Transportation across the nation: Mistakes of the '70s edition
Bulb-outs in Boston? Boston's record on livable streets and Smart Growth is decidedly mixed, with good projects surrounded by bad transportation practices. There may be hope if the ideas in this Globe article come to Boston. Via Streetsblog.
New London corrects 1970s mistake: Everyone regretted the concrete redesign of New London, Connecticut's public plaza, "The Parade." Now, they're restoring it, reports the Courant. I hate to harp, but I can't help but think if it were here, we'd have landmarked the thing. Now, will Boston fix their 1970s plaza mistake? Via Planetizen.
Lemonade stands violate zoning: The mayor of Clayton, CA has shut down a produce stand run by an 11-year-old girl and her 3-year-old sister, selling extra vegetables out of their garden. Mayor Gregg Manning told ABC, ""They may start out with a little card-table and selling a couple of things, but then who is to say what else they have. Is all the produce made there, do they make it themselves? Are they going to have eggs and chickens for sale next?" Via BoingBoing.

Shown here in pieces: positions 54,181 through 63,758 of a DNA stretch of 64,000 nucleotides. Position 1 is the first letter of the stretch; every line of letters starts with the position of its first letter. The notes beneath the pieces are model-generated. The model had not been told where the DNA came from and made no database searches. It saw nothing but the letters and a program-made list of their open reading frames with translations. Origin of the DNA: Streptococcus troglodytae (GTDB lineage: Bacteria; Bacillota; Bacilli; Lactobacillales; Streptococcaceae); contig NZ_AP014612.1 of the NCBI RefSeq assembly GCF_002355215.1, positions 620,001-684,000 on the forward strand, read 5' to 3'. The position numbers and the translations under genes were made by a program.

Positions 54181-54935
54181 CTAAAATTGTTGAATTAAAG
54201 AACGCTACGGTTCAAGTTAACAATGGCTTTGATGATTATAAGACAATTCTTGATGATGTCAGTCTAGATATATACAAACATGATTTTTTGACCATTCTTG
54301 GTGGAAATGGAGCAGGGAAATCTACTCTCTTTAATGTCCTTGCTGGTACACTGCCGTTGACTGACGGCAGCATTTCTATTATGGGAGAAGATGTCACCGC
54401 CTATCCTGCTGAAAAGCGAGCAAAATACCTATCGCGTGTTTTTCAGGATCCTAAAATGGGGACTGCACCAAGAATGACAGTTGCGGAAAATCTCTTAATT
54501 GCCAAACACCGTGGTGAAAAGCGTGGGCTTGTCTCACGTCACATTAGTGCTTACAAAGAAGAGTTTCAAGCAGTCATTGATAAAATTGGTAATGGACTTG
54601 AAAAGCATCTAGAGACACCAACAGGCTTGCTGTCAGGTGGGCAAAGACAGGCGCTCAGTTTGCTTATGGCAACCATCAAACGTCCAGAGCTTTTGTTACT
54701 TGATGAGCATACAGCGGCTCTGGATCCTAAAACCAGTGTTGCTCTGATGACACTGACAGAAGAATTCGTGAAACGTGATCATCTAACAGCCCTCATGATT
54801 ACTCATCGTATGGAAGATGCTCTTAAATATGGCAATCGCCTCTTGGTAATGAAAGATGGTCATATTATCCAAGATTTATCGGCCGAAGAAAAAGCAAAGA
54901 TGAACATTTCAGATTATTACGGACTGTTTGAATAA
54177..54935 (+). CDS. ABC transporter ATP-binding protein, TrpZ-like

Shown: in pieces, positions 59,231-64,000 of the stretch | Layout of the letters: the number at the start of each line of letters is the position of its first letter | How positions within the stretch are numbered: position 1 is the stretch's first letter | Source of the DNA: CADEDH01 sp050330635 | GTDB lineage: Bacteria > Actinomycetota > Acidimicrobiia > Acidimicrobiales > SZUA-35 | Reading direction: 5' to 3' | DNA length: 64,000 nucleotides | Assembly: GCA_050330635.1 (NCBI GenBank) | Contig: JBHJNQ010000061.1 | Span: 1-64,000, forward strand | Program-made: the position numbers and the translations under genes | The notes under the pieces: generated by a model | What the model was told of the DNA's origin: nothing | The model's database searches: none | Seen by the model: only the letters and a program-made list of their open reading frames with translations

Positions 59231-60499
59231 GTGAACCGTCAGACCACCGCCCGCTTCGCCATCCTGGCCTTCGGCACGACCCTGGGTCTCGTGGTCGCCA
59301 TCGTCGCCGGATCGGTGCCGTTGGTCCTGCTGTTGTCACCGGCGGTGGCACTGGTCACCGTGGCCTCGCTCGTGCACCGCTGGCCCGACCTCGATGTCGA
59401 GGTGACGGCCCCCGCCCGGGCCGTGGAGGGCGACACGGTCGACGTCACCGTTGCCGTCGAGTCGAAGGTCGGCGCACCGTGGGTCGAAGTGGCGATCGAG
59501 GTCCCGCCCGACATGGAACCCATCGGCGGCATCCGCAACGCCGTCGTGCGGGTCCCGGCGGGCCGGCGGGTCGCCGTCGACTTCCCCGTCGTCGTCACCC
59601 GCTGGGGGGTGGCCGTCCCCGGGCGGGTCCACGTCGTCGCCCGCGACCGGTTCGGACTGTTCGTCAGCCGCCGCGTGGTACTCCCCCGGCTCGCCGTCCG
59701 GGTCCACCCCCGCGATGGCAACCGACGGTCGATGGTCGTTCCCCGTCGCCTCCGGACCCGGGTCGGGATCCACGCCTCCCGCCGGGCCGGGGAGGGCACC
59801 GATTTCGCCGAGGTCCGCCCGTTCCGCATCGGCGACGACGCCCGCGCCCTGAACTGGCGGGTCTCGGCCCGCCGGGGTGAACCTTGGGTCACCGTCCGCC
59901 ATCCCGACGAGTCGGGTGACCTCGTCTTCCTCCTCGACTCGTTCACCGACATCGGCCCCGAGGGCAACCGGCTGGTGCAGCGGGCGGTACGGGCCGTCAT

California passes anti-sprawl bill: The California legislature passed a bill to allocate transportation dollars based on greenhouse gas emissions, according to the LA Times. Does this mean more transit, fewer roads, or just roads in denser areas? Will it work? California has a parking cash-out bill with loopholes the size of Los Angeles. But at the very least, the symbolic impact is important. Via T4America.
- Upper Northwest hits peak NIMBY about a homeless shelter
- For DC Council in Ward 7: Vince Gray
- For DC Council at large: Robert White
- DC's population is exploding
- If Metro had been more like Southwest Airlines, it'd have saved a lot of headaches
- For Arlington County Board: Erik Gutshall
- Metro doesn't have four tracks. That's not why maintenance is a problem.